Although there is a true love of baseball in José’s heart, you can tell his disappointment in how the nature of the game has changed in Dominican, “Baseball has become such a big industry.  It has taken some of the fun out of it.   There are those who see a young talent as a product they can sell.  Players at the age of 14 or 15 years old stop going to school and are pushed to pursue baseball full time.”  He doesn’t hold it against the young men who see the opportunities afforded those that succeed in the game.  “They see the business side of it.  They want to provide for their families, build a house for their Mom and have a good life.  The professions in the Dominican will not allow that type of luxury or attain that financial level.” 

While disenchanted with the business side of the game, there is a tangible pride José has when sharing the impact his family and other players have had on the opportunities and resources available to the youth in the Dominican Republic.  José said, “We were very fortunate because of my Dad’s baseball career.  We got to travel to the United States every year.  When we would come back home, we would provide stuff for the kids to play with.  There were kids that couldn’t afford shoes or a glove and we would bring stuff back from the United States to share with them.  Some of those same kids went on to become Major Leaguers.”

While Manny Mota helped shape the man and player José would become, it was his mother that was tasked with running the Mota household and making sure that José and his five brothers and two sisters stayed in line and worked hard in school, while Dad was away playing baseball.  Speaking about his mother, José said, “Mom was our rock.  She ran our house.”  Like Manny, she stressed the importance of getting an education first, above baseball.  She would say, “as much as you love baseball, you need to go to school.  One moment you could be playing and the next you could be injured and your playing days could be over.  Then what would you do?”  It was the consistent message from both of his parents, that made getting a college education a goal that was equal to pursuing a career as a professional player.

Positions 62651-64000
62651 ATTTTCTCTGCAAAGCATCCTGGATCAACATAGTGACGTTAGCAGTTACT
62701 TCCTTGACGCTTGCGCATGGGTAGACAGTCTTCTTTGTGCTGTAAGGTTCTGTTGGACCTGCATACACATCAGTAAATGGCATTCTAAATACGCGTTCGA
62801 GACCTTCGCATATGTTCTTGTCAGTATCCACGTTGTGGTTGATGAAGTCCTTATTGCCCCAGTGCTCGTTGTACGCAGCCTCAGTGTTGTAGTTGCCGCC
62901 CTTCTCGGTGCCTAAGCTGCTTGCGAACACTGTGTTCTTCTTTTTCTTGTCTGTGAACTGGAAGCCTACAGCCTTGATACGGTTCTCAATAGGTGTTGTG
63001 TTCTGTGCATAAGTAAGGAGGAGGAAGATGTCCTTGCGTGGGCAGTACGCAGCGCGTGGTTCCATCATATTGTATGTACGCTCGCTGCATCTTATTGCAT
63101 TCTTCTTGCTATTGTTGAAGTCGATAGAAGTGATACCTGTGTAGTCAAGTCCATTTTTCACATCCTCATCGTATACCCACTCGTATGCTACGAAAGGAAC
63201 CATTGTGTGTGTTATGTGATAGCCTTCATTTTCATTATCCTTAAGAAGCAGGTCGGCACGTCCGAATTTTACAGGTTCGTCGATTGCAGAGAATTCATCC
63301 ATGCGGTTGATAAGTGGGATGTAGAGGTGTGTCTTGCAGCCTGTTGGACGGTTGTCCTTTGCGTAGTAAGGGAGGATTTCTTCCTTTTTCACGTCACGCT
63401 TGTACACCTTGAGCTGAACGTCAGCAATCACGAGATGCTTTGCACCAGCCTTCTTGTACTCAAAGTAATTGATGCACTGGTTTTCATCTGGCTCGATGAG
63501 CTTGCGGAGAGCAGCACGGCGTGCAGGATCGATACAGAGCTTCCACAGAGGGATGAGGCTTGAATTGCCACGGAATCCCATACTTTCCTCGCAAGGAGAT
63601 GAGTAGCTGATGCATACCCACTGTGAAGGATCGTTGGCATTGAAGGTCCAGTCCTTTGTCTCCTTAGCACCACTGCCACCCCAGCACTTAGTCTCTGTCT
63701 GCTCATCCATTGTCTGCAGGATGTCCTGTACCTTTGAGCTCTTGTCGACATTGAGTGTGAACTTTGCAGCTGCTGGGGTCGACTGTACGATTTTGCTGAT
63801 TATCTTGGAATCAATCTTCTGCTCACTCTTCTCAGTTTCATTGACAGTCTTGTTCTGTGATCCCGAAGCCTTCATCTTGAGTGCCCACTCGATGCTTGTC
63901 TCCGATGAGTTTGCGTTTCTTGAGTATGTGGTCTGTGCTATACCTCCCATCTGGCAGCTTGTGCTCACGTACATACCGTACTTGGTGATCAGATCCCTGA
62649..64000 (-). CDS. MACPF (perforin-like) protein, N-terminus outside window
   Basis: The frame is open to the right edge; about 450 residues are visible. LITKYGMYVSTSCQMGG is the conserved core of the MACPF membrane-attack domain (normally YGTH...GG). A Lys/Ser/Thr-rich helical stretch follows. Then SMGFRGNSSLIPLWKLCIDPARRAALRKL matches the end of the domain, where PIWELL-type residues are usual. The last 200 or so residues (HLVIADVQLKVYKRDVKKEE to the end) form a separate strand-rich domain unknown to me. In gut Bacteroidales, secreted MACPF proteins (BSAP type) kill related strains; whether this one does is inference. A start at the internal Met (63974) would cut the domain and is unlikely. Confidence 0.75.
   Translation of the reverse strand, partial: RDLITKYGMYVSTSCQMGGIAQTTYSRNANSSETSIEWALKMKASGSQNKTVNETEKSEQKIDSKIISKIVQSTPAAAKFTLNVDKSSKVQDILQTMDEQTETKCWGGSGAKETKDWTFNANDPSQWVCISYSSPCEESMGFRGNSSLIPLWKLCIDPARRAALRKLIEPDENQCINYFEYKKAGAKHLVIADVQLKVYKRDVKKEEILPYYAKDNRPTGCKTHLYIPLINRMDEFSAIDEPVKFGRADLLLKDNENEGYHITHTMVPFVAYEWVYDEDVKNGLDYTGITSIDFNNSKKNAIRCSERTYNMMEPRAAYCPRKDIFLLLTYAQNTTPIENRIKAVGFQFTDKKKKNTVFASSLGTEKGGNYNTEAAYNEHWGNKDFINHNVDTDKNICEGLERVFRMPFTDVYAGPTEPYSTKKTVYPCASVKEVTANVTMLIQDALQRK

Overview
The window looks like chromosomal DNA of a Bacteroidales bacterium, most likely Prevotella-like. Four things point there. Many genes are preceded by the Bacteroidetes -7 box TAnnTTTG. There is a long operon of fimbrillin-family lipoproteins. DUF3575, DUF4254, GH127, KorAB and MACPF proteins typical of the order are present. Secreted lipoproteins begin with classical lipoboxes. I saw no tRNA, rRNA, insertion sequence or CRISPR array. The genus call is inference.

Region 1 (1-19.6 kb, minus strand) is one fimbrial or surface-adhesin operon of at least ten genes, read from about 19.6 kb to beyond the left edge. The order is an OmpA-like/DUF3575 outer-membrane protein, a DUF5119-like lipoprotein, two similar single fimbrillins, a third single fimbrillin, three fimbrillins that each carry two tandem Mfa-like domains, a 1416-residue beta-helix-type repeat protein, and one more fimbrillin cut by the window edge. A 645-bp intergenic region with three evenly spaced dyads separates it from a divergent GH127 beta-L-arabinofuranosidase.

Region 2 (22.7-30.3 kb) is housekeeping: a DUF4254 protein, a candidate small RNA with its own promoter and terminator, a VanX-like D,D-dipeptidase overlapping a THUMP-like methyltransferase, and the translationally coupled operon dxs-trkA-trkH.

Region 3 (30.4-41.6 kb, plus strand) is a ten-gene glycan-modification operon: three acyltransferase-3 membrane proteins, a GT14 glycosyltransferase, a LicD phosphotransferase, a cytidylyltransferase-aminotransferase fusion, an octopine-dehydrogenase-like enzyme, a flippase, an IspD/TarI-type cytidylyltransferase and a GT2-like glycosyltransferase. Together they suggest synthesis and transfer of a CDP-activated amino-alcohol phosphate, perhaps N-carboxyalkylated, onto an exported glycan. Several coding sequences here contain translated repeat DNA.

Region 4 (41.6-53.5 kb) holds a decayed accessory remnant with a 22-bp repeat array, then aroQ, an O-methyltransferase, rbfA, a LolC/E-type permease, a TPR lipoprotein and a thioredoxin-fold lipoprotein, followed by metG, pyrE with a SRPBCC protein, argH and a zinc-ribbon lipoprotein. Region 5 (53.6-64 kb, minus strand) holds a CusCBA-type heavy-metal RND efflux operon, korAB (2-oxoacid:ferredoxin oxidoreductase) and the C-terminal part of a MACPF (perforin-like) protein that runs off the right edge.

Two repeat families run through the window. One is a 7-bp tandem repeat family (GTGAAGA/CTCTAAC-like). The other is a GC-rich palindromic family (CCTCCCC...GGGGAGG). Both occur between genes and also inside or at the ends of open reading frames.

It wasn’t just his parents that stressed the importance of education.  When getting to spend his summer months hanging out at Dodgers Stadium, there were many, including Tommy Lasorda, that told José to “study hard and shoot for college.”  Tommy would say, “Little Mota, you need to work hard and stay out of trouble.” 

José did work hard, but he also had a lot of fun spending his summers hanging around the team.  “The players were always so nice to us and that came down from the O’Malley family.  Kids were welcomed in the club house, in the food/candy room.”   The Mota kids even had their own lockers inside the Club House.  I am sure Adam LaRoche would have loved to play for the O’Malley’s  Dodgers.